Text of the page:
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Seeds of Confrontation: The New Naval Balance in the Eastern Mediterranean

Tuesday, Dec. 6, 2011

Times are changing in the Eastern Mediterranean, defined for the purposes of this article as the area bounded to the north by Greece and Turkey, to the south by Egypt and to the east by the Levantine coast. The area has recently been the scene of several naval incidents sparked by the Arab-Israeli and related conflicts as well as by equally well-established tensions between Greece and Turkey, largely -- but not wholly -- over the divided island of Cyprus and related issues. As U.S. naval priorities shift and those of Europe decline, major offshore energy discoveries have raised tensions and focused attention on the naval balance of power in the region.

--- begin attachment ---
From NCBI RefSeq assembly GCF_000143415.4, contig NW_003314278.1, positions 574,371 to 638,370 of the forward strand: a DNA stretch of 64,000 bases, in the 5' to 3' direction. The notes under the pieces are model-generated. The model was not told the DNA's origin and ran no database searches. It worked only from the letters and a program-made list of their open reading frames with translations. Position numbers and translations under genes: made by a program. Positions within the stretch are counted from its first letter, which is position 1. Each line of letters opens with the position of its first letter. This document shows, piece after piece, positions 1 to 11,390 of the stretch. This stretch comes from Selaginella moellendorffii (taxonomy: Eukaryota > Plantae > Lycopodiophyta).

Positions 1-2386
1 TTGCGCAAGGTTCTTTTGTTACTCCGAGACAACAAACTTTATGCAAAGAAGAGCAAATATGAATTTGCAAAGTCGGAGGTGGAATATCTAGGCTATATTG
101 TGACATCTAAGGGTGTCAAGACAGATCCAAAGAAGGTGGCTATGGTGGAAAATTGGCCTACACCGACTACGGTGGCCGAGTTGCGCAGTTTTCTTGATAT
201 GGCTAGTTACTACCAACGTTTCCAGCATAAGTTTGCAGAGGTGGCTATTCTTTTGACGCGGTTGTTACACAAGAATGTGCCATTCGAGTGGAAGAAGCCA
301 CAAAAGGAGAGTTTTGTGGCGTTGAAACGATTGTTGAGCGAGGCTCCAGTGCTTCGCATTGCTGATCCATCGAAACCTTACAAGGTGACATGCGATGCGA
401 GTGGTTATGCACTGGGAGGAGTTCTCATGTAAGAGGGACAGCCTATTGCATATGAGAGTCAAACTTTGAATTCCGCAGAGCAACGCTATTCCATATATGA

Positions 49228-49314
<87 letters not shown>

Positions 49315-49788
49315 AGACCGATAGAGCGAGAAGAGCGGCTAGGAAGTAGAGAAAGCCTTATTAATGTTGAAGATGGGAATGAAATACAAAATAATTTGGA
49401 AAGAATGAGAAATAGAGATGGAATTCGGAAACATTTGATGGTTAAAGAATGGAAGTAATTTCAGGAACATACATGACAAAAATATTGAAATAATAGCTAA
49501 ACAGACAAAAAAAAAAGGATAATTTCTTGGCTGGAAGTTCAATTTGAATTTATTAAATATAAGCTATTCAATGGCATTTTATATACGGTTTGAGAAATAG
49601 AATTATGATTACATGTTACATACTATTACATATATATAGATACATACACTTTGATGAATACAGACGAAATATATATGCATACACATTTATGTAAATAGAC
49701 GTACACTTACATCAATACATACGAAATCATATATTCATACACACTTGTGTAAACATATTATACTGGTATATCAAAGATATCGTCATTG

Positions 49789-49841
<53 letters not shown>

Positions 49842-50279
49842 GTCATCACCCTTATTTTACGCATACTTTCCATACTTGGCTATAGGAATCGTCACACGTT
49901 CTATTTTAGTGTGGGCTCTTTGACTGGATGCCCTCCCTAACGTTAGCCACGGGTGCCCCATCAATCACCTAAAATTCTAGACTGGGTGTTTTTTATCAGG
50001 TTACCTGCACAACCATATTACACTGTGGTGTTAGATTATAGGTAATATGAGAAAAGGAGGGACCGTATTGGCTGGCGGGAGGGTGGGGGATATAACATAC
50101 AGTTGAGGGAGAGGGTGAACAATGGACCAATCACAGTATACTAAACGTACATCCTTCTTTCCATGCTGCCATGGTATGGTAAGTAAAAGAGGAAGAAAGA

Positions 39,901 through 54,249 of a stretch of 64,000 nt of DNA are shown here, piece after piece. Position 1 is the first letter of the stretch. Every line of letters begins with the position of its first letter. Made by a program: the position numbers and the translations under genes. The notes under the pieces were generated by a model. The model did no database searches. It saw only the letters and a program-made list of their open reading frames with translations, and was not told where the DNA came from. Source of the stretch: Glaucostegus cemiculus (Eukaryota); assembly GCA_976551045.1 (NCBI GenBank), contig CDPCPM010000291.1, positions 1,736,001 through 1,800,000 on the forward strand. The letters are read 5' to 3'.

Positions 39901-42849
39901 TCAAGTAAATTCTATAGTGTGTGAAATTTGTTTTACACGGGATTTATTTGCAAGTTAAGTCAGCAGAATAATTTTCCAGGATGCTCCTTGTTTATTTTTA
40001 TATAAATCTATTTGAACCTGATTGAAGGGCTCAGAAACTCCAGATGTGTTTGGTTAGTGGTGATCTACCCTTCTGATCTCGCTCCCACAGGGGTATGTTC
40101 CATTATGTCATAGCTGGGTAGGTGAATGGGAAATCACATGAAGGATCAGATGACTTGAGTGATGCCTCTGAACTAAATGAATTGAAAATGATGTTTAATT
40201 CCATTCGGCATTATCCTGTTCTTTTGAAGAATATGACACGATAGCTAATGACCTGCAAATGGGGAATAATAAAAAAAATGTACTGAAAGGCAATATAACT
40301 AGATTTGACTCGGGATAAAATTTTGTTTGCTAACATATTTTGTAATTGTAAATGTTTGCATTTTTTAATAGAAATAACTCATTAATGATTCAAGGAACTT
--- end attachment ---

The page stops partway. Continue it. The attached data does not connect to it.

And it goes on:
Historically the area has been contested by great powers, most recently by the U.S. Sixth Fleet and the Soviet navy, the latter of which was granted base facilities at various times by friendly Arab states. The end of the Cold War saw that period fade away, although significant relics of it remain in Russia's relationship with Syria. The residual Sixth Fleet is also but a shadow of its former self, with the Italian-based command ship the USS Mount Whitney being the only permanently based asset. The Sixth Fleet’s strength fluctuates widely from a full-scale carrier battle group transiting between the Atlantic and Indian oceans; to the force deployed against Libya, which included an amphibious flat top; to the destroyer and coastguard cutter that accompanied the Mount Whitney to the Black Sea in 2008, when the U.S. engaged in gentle gunboat diplomacy to demonstrate its concern following the Russia-Georgia War. ...

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